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Teaching and Learning

Top 11 articles on Faculty Focus

Our Top 11 Teaching and Learning Articles of 2016

It wouldn’t be the end of the year without a few top 10 lists. As we prepare to put 2016 in the rearview mirror, we’re offering up our own list, which goes to 11.

Throughout 2016, we published more than 200 articles. The articles covered a wide range of teaching and learning topics, including diversity and inclusion, critical thinking, peer feedback, assignment strategies, course design, flipped learning, online discussions, and grading policies.

In this post, we reveal the 11 articles that most resonated with our readers. Each article’s ranking is based on a combination of factors, including e-newsletter open and click rates, social shares, reader comments, web traffic, reprint requests, and other reader engagement metrics.

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student struggling with test

Teaching Students How to Manage Feedback

The classroom is a non-stop hub of feedback: test grades, assignment scores, paper comments, peer review, individual conferences, nonverbal cues, and more. Feedback is essential for student learning.

Still, students’ ability to process and use feedback varies widely. We have some students who eagerly accept feedback or carefully apply rough draft comments, while many others dread or dismiss their professors’ notes or reject exam grades as “unfair.” Although feedback is integral to our classrooms and work spaces, we often forget to teach students how to manage it.

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reflective learners

Transforming Midterm Evaluations into a Metacognitive Pause

Midterm evaluations often tip toward students’ (unexamined) likes and dislikes. By leveraging the weight of the midterm pause and inviting students to reflect on their development, midterm evaluations can become more learning-centered. Cued by our language, students can become aware of a distinction—that we’re not asking what they like, but what is helping them learn. This opportunity for students to learn about their learning yields valuable insights that not only inform instructors about the effects of our methods, but also ground students in their own learning processes, deepening their confidence in and commitment to their development in the second half of the course.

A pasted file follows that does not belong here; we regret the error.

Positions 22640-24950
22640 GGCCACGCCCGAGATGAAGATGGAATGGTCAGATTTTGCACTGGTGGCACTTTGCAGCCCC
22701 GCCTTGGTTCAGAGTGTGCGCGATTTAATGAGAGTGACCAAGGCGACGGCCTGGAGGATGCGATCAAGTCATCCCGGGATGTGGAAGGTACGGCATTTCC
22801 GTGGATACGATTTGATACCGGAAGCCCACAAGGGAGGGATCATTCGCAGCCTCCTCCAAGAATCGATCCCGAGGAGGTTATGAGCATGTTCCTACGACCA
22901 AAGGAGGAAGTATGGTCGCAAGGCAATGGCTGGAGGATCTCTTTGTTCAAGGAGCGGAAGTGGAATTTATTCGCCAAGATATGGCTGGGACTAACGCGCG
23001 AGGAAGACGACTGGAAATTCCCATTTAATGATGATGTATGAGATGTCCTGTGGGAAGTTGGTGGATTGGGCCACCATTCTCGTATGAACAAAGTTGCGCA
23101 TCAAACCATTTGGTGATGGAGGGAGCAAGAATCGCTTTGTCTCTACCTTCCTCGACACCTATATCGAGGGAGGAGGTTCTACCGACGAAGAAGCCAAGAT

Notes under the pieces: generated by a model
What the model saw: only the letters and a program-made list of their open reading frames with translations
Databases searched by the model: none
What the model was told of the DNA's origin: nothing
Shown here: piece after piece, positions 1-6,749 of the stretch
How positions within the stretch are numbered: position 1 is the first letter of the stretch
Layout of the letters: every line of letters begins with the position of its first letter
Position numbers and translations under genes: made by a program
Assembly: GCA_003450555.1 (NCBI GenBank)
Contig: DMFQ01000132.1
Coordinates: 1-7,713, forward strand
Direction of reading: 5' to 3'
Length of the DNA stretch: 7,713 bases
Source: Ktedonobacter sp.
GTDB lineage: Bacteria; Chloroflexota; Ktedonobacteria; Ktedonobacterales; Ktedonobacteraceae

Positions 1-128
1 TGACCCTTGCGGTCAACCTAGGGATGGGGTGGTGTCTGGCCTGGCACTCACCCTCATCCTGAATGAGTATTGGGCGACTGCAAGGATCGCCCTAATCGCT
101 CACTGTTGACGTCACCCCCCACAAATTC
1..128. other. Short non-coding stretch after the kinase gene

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Professor helping student in lecture hall

Finding Signs of Progress When Learning is Slow

Slow learning—not to be confused with slow learners—is learning that happens gradually, where understanding deepens slowly and skills advance but without immediate noticeable change. Some learning occurs all at once; suddenly, there’s a performance breakthrough. Typically, fast learning feels easy, even if it was proceeded by a frustrating period of confusion. What is finally understood is so clear, so obvious—what is finally mastered no longer seems hard.

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Diverse group of university students in classroom

Getting Names Right: It’s Personal

Editor’s Note: The following article was excerpted with permission from To My Professor: Student Voices for Great College Teaching, a new book that brings together student experiences and opinions with advice from master educators and experts. The book was written by students at Michigan State University under the guidance of Joe Grimm, visiting editor in residence in the MSU School of Journalism since 2008.

“I spend a lot of money to go to school here. It would be nice if a professor knew my name.”

“I appreciate the fact that you asked me what I wanted to be called because my name has various pronunciations in different languages.”

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reader survey icons

Reader Survey Finds Unprepared Students a Persistent Problem